Bishops, parishioners revisit Dr. Martin Luther King Jr.’s legacy at 50 years
ARLINGTON — April 4 marks the 50th anniversary of Dr. Martin Luther King, Jr.’s assassination, a milestone on the minds of those who attended the 32nd annual Dr. King Memorial Mass at St. Maria Goretti Parish in Arlington as they reflected on what has been accomplished and what remains to be done.
King’s legacy, Bishop Michael Olson said at the Jan. 13 liturgy, must be remembered not as an ember of history but as a spark of hope and inspiration of good works.
Though King was Baptist, his message crosses religious denomination lines, Bishop Olson said.
“Celebrating his memorial Mass brings us in solidarity with people of other faiths and goodwill,” Bishop Olson said. “And gives us the chance to look at our own social teachings of the Church while participating in the broader interfaith society.
“It’s also a reminder of the many Catholics who dedicated themselves for racial justice — often at great risks to their lives.”
King’s message rings as true now as it did in 1968, Bishop Olson said.
“We all have a social responsibility to stand for the dignity of each and every person and to stand against racism,” the bishop said. “Especially in this day and age when so many voices in government seem to forget that responsibility.”
Bishop Robert Guglielmone of the Diocese of Charleston, SC, concelebrated the memorial Mass with Bishop Olson. He reflected on the horror of the June 17, 2015 shooting at Charleston’s Mother Emanuel AME Church that left nine dead but also the “tremendous inspiration” as the community came together.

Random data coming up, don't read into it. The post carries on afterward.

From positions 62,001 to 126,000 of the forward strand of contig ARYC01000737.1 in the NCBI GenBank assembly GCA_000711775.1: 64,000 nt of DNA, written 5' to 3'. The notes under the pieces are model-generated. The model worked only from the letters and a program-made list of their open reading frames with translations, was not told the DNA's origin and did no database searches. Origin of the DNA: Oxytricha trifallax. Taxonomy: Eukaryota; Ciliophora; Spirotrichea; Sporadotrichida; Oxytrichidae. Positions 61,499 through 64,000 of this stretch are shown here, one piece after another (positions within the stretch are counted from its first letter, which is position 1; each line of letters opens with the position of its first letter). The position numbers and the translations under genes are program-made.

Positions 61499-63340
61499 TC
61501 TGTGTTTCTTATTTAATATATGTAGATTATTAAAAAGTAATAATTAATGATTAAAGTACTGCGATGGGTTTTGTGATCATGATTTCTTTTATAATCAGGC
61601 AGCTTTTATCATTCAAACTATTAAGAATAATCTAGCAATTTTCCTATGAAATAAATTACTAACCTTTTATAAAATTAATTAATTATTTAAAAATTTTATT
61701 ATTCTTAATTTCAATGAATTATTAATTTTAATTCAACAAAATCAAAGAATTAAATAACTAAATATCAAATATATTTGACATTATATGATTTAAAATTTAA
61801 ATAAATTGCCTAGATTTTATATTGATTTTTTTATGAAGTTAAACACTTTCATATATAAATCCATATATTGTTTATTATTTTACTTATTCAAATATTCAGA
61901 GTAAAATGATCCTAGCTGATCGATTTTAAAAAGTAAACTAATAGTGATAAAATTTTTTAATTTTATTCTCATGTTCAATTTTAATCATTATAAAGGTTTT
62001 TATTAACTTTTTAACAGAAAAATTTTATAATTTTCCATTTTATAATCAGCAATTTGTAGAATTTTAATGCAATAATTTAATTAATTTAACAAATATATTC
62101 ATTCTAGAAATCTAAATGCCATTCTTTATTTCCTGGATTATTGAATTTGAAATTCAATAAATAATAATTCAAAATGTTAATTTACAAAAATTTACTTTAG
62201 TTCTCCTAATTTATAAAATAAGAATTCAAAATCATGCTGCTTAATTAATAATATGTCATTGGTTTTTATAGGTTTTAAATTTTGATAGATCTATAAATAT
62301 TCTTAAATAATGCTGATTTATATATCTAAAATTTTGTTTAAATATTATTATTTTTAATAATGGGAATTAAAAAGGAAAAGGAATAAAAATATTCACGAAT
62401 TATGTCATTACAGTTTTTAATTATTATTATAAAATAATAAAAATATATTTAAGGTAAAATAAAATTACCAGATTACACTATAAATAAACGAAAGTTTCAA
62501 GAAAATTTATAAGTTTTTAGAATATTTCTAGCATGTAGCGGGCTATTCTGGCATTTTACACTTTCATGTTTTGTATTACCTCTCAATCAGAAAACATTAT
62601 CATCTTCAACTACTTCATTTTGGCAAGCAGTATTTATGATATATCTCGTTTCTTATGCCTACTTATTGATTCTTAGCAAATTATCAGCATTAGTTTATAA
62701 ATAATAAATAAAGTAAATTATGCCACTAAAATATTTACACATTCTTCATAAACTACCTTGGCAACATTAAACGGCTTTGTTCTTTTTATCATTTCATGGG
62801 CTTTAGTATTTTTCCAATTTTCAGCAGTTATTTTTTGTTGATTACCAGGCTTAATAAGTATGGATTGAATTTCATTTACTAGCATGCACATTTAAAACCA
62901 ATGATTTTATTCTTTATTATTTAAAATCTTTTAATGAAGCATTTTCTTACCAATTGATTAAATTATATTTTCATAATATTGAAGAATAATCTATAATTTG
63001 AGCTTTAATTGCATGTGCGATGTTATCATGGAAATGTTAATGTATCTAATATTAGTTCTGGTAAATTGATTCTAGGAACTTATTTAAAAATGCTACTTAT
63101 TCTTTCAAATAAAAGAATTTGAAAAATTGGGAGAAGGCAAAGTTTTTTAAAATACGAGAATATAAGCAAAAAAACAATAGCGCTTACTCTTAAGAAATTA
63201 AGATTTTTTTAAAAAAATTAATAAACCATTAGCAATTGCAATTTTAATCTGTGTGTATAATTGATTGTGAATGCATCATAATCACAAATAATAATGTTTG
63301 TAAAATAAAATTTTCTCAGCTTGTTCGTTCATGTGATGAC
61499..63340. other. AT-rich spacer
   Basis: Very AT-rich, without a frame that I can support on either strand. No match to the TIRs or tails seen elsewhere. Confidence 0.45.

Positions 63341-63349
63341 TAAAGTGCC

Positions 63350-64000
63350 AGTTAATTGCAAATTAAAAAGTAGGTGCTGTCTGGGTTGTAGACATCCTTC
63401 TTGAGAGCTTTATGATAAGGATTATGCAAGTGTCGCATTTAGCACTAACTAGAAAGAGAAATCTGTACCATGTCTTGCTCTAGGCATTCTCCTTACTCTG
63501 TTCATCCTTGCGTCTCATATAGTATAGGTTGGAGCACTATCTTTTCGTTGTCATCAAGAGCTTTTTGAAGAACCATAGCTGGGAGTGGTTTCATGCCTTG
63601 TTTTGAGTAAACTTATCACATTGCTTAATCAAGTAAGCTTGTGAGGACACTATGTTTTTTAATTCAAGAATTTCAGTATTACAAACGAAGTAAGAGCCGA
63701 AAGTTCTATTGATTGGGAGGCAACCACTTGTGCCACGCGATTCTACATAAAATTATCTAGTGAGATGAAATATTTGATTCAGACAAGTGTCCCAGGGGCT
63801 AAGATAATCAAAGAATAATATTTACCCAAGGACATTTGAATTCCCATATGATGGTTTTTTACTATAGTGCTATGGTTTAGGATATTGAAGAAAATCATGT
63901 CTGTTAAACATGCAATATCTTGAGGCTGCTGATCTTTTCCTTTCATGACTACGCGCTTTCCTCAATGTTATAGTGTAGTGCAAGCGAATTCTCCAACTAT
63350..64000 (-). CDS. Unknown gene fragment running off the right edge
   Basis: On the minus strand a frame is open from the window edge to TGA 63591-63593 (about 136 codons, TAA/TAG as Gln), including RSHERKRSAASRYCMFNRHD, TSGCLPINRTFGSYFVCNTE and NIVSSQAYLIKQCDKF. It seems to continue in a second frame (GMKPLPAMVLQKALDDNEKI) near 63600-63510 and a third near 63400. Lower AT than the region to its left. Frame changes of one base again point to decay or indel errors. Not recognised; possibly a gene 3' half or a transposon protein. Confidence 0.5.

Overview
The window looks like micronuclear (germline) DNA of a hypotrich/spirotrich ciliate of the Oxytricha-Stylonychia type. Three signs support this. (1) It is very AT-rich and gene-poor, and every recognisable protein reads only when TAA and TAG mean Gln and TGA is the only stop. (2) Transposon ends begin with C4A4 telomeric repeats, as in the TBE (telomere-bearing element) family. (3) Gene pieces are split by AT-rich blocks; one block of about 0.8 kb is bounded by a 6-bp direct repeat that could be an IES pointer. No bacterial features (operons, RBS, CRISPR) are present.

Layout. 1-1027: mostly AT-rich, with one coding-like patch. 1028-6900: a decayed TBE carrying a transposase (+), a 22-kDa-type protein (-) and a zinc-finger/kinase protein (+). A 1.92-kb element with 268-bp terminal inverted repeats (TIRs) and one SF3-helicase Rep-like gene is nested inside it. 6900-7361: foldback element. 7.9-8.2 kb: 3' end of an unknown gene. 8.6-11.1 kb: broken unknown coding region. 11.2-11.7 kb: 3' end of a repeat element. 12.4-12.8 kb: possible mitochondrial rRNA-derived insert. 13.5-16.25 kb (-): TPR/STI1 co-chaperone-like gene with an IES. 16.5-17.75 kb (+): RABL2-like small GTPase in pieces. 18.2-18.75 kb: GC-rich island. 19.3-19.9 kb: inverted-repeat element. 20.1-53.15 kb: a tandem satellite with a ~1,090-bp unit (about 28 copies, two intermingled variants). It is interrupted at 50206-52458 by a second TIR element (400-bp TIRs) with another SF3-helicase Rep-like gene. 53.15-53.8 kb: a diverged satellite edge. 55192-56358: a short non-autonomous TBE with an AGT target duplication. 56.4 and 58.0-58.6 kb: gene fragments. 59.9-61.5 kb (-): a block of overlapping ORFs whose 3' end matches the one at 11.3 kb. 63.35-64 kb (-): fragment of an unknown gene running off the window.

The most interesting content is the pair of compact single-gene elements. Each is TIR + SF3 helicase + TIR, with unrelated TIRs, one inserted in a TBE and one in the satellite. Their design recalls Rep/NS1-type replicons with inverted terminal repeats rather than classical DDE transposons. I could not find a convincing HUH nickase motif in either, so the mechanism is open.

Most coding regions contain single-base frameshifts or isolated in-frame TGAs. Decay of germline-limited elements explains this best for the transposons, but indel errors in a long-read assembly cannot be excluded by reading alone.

“What happened that night at this historic church opened a deep wound of racism that continues to permeate the South and indeed is still a part of American society,” Bishop Guglielmone said.
Despite bomb threats, community members gathered for a vigil several days later.
“Thousands of every race and background attended,” Bishop Guglielmone said. “Clergy, local and state officials, and various community representatives expressed the grief everyone was experiencing. But in our broken hearts we realized we loved each other.”
Many, Bishop Guglielmone joked, refer to Charleston as the holy city based on its number of churches per square mile but more so it’s the faith level of the city’s people.
“Nowhere was this reality more evident than in the unbelievable expressions of forgiveness,” Bishop Guglielmone said. “Often to the assailant, Dylann Roof, by survivors, relatives, and friends of those slain. This was certainly not easy for those who offered words of forgiveness.”
The faith of the community confounded Roof’s hopes of sparking a racial war, Bishop Guglielmone said.
“What has resulted is exactly the opposite of what was anticipated by this deranged and hateful young man,” Bishop Guglielmone said. “Charleston showed the world how to react to violence. How to be steadfast in the faith that so permeated this community.”
Now it falls to us to overcome the underlying issues that contribute to racism and the horrors of incidents such as Charleston, Bishop Guglielmone said.